Georgia Transportation Officials Plan To Build A $1.8 Billion Truck-Only Highway As truck traffic is predicted to double in the next 20 years, Georgia transportation officials plan to build a nearly 40-mile long $1.8 billion truck-only highway from Macon to Atlanta. Relieving congestion and improving safety are the goals, though some question if it will work.
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Georgia Transportation Officials Plan To Build A $1.8 Billion Truck-Only Highway

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Georgia Transportation Officials Plan To Build A $1.8 Billion Truck-Only Highway

Georgia Transportation Officials Plan To Build A $1.8 Billion Truck-Only Highway

Georgia Transportation Officials Plan To Build A $1.8 Billion Truck-Only Highway

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  • <iframe src="https://www.npr.org/player/embed/591266949/591266953" width="100%" height="290" frameborder="0" scrolling="no" title="NPR embedded audio player">
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As truck traffic is predicted to double in the next 20 years, Georgia transportation officials plan to build a nearly 40-mile long $1.8 billion truck-only highway from Macon to Atlanta. Relieving congestion and improving safety are the goals, though some question if it will work.

MARY LOUISE KELLY, HOST:

Georgia transportation officials are planning what they say would be the country's first highway just for trucks - just trucks. No cars allowed. The toll-free road would stretch for about 40 miles from Atlanta south to Macon. From member station WABE in Atlanta, Tasnim Shamma has details.

TASNIM SHAMMA, BYLINE: Across the country, truck traffic is way up. And it's only expected to get worse. One proposal for improving both congestion and safety is to separate the cars from the trucks. Afori Pugh drives one of those trucks. And when he's not releasing his gospel rap albums, you'll find Pugh inside his white flatbed truck. The vinyl seats sink when you sit. His truck is meant for long drives. He usually hauls about 20,000 pounds of steel beams to construction sites. While his job takes him all over the country, every month he drives two hours from Atlanta to Macon and back.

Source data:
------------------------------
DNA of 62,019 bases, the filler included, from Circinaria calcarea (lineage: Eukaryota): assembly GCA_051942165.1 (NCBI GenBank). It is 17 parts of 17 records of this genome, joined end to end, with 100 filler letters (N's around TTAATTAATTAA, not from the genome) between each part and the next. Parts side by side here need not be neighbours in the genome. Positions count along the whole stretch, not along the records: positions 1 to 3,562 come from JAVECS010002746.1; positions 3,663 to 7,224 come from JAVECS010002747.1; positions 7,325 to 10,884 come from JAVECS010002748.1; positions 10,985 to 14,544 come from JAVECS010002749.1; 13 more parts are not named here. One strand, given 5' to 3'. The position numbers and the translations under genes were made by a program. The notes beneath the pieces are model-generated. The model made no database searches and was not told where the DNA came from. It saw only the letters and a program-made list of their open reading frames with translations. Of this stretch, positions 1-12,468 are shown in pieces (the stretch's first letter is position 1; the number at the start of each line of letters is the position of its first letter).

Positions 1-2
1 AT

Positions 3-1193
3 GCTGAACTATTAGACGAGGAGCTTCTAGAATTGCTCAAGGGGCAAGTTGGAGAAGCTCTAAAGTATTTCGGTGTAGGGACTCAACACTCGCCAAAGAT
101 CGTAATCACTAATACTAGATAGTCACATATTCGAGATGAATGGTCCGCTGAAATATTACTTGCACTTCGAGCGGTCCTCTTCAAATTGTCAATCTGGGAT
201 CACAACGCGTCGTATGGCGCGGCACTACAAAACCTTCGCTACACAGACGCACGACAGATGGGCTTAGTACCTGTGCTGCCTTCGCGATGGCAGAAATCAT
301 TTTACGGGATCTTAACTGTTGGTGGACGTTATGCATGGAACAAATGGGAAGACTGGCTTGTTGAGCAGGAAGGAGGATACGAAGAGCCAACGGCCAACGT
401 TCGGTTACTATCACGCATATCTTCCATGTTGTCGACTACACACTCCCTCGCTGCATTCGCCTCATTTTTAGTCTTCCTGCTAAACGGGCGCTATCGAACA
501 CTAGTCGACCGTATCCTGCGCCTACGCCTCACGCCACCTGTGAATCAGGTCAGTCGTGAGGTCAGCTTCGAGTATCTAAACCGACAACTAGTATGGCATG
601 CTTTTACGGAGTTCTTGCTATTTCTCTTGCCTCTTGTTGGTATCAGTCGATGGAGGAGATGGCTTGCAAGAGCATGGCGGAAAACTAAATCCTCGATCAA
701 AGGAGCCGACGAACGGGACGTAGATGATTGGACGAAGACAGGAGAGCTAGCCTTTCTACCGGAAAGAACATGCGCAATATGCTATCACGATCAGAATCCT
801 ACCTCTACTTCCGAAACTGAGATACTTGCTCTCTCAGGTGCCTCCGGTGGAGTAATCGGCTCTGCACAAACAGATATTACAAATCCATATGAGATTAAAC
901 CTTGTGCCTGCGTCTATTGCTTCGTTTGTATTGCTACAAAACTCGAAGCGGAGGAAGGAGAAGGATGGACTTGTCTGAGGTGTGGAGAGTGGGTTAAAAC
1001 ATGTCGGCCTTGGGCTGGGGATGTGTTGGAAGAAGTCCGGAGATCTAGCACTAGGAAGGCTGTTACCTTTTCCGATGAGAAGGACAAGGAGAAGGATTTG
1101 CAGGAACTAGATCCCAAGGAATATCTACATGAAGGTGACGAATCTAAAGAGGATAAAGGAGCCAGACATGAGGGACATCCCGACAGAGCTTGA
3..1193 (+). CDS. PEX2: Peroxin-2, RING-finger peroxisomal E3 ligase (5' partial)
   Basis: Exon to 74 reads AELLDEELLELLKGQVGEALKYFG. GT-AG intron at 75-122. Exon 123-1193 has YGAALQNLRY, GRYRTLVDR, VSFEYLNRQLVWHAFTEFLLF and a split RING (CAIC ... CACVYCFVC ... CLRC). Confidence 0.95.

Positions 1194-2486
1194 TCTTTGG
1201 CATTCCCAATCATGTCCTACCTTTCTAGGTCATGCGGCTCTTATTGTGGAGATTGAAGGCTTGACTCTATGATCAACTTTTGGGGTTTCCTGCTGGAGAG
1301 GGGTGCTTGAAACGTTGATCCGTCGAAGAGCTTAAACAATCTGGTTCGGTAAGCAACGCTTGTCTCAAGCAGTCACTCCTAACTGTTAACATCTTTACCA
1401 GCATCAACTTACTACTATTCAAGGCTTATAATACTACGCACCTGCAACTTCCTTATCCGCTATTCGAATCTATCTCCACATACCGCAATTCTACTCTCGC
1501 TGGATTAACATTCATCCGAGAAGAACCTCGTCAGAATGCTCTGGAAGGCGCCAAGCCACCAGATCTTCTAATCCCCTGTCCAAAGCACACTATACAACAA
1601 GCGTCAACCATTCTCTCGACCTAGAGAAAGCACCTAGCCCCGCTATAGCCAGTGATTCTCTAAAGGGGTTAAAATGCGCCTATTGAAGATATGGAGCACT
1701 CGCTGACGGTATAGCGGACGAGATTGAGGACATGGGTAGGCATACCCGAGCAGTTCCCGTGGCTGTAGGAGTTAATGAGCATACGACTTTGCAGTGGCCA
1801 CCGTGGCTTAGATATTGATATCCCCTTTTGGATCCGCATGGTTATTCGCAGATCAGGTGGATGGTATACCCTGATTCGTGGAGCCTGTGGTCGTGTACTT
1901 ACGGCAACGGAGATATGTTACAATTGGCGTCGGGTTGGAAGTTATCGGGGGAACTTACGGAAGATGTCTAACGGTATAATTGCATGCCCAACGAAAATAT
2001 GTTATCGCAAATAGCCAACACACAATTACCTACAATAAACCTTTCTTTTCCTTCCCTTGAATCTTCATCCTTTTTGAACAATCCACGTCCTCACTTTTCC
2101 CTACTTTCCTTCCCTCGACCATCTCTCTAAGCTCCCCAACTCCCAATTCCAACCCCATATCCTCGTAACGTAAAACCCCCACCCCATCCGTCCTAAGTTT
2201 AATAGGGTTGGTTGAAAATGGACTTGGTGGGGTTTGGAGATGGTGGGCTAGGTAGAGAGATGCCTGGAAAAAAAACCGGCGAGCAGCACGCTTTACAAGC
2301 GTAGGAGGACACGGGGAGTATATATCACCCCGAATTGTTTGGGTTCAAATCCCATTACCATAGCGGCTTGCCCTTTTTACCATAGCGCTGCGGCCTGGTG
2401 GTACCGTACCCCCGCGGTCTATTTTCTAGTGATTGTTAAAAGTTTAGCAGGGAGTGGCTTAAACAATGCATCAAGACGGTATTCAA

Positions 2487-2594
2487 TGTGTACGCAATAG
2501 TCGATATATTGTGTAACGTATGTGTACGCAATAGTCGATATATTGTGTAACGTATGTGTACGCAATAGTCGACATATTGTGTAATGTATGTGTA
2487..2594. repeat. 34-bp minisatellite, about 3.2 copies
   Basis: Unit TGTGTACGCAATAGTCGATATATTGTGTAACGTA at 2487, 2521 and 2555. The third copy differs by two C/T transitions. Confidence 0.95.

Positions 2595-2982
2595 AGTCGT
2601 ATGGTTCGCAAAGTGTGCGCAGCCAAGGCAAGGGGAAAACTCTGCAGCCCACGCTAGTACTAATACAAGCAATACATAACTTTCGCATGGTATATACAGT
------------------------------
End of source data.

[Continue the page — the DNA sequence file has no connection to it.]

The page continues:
AFORI PUGH: You have a lot of people flipping the bird, cussing you out, you know? But you just have to be patient and understand that they don't understand this industry.

SHAMMA: He says when motorists cut in front of him to get by, there's hardly any room for error. Most trucks going 65 miles per hour need at least 500 feet to come to a full stop.

PUGH: They don't understand how much danger they're in just by getting in front of you, slamming on brakes.

SHAMMA: The most recent federal numbers show that more than 4,000 people died in crashes involving large trucks in 2016. And safety is the main reason Georgia officials want to build a toll-free, truck-only highway through the middle of the state. Congestion is the second reason. Georgia officials expect truck traffic to double by 2040. This is not a new idea. States like California have truck-only lanes, though sometimes cars are allowed on them. But they don't have entire dedicated truck highways. Georgia transportation official John Hibbard says this goes one step further.

JOHN HIBBARD: It would be the first of its kind in the United States, really, to have a lane or some part of a roadway dedicated exclusively to trucks. And it would not be a tolled roadway, but it would be free for trucks to use.

SHAMMA: But the Georgia project is expensive - nearly $2 billion. And while the state hopes to get some funding from the Trump administration's infrastructure plan, it does have money to move forward. That's in part because of a gas tax passed in 2015 aimed at transportation projects. Georgia also wants to attract tech companies to test out self-driving trucks and new technology like platooning. Platooning is when one self-driving truck leads a line of trucks following behind it, kind of like ants connected by an invisible string. Paul Lewis doesn't think that's a good reason to spend $2 billion, though. He's with the D.C.-based think tank The Eno Center for Transportation.

PAUL LEWIS: I get the sense that it's a bad investment to put all your chips into that right now. States and cities should put in pilot programs and test it out to see how it would work before they go and make - invest hundreds of millions of dollars in something that hasn't quite proven itself.

SHAMMA: But Mike Golias disagrees. He teaches transportation at the University of Memphis. And he says the timing for this seems right.

MIKE GOLIAS: Everybody buys online, and they want their stuff delivered to them two days later. Everybody knows about Amazon. Everybody knows what Amazon is doing. So now it has become more obvious to people that we need to pay attention to freight.

SHAMMA: Golias hopes other states will follow Georgia's lead both in acknowledging the surge in truck traffic and in trying to separate trucks from cars. For NPR News, I'm Tasnim Shamma in Atlanta.

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